The Warrior

The Warrior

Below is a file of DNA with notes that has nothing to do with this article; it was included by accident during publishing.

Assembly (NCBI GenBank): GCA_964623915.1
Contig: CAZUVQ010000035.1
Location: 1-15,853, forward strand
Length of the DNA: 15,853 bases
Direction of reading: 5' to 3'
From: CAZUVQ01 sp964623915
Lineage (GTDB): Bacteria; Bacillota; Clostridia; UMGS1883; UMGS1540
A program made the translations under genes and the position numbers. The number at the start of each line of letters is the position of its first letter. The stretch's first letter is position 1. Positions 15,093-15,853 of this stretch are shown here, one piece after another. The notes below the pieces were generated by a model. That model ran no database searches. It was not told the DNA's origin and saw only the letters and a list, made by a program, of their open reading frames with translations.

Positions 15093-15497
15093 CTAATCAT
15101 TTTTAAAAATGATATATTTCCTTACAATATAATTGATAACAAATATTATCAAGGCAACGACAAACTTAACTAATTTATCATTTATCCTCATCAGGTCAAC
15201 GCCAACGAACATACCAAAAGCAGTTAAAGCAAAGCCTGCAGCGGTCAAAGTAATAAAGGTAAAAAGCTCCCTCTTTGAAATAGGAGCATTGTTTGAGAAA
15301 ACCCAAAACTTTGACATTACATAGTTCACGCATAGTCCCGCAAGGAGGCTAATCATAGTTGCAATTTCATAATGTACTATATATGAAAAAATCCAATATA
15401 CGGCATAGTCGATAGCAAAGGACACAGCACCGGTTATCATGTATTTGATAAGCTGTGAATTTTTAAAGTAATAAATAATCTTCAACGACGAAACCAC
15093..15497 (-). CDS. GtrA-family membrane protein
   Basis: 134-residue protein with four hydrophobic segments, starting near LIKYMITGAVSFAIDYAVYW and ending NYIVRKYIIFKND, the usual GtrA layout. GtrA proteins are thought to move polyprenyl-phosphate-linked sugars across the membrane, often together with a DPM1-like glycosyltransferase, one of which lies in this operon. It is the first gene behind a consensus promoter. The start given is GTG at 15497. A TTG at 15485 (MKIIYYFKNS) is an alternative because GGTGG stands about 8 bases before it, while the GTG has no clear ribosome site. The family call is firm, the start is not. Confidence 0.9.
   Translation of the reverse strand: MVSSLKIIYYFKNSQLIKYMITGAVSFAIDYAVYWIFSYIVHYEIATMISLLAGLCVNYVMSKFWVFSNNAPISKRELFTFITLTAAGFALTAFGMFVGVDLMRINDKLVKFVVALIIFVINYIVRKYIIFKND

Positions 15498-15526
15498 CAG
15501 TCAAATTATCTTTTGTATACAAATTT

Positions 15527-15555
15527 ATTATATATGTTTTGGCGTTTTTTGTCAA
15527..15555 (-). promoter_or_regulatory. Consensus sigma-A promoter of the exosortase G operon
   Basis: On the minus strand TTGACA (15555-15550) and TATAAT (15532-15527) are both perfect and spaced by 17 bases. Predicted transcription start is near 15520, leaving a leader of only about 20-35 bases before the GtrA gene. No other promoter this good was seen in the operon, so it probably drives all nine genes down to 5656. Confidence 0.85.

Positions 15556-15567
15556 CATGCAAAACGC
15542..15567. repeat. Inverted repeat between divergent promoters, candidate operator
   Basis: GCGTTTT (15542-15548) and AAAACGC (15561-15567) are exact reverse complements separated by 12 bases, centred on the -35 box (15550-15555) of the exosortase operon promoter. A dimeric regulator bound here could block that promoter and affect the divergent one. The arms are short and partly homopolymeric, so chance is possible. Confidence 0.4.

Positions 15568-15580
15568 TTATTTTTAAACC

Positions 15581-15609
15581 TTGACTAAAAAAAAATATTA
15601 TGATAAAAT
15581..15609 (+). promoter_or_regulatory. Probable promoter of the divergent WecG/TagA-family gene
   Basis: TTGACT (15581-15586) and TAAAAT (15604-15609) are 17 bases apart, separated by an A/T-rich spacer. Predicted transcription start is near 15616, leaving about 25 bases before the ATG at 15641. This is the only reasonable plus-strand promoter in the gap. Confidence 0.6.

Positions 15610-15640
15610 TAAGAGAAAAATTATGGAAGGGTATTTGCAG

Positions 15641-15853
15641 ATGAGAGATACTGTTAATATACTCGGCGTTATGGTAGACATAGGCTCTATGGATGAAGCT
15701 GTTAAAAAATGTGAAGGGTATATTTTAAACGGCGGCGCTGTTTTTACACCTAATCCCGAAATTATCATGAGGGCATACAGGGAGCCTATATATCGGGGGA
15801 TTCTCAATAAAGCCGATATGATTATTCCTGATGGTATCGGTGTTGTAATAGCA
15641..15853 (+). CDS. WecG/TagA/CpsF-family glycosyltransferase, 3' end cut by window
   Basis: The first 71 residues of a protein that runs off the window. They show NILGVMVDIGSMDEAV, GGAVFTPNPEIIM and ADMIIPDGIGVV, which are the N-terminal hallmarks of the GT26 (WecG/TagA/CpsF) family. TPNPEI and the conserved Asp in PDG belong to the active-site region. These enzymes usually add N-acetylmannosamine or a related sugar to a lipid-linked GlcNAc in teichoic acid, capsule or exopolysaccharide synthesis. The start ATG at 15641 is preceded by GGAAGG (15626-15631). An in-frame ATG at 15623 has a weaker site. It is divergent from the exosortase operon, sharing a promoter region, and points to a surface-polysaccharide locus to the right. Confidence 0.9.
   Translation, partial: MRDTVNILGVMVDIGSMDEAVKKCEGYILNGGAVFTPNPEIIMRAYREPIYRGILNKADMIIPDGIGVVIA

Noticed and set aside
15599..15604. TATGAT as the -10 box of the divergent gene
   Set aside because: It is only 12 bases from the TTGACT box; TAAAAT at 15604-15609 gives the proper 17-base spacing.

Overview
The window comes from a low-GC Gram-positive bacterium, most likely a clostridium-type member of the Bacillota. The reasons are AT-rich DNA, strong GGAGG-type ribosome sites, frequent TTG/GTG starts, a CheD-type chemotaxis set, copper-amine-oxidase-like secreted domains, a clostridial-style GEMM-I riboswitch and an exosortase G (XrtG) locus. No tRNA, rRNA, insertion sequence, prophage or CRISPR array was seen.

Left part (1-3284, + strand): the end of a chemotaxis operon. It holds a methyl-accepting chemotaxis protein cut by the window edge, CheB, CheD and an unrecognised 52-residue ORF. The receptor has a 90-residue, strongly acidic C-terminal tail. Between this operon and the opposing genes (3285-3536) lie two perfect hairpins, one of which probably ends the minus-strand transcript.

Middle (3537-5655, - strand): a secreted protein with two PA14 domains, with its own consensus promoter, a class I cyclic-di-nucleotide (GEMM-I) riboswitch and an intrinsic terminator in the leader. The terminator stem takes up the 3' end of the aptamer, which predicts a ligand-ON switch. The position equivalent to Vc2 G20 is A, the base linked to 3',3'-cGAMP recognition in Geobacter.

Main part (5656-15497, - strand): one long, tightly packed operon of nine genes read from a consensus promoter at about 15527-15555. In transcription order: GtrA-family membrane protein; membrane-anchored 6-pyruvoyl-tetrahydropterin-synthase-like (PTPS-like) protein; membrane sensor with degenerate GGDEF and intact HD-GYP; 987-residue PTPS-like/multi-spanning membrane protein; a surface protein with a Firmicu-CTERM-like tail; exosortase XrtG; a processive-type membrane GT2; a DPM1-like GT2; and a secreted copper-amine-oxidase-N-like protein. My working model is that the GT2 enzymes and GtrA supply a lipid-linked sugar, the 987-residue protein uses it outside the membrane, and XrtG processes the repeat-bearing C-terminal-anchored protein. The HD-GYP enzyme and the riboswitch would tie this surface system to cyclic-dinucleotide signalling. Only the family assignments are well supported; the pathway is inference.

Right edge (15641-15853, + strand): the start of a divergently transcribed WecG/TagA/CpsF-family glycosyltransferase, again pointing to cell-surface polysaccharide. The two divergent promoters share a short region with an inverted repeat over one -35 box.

A few days back (12 November) I posted a piece about an adventurous maritime past on my mother’s side of the family (my maternal great-grandfather was a ship’s captain and was shipwrecked in the Hudson Bay). Well, historically-speaking and for obvious reasons,¬†England has always been a maritime nation and so I shouldn’t be surprised that there was some contact with the sea among my ancestors. But now my aunt, the one doing genealogical research into our roots, has produced the service records of my paternal grandfather and great-grandfather and, lo and behold, they were both seadogs as well. In fact, within a few years of each in the 1870s and 1880s, they served on one of the British navy’s more illustrious battleships, the Warrior. It was Britain’s first iron-hulled and armoured battleship. It was powered by steam and sail and was the pride of Queen Victoria’s navy. The picture gives some sense of it but you can get a better sense than that, for the ship is now on permanent display in Portsmouth’s Historic Dockyard. I have already visited the ship, but I wasn’t then aware of this personal connection. You can take a virtual tour of the ship here. Going below decks, you can see where the crew (over 700 of them!) slept and ate, my forefathers among them. It’s a strange feeling.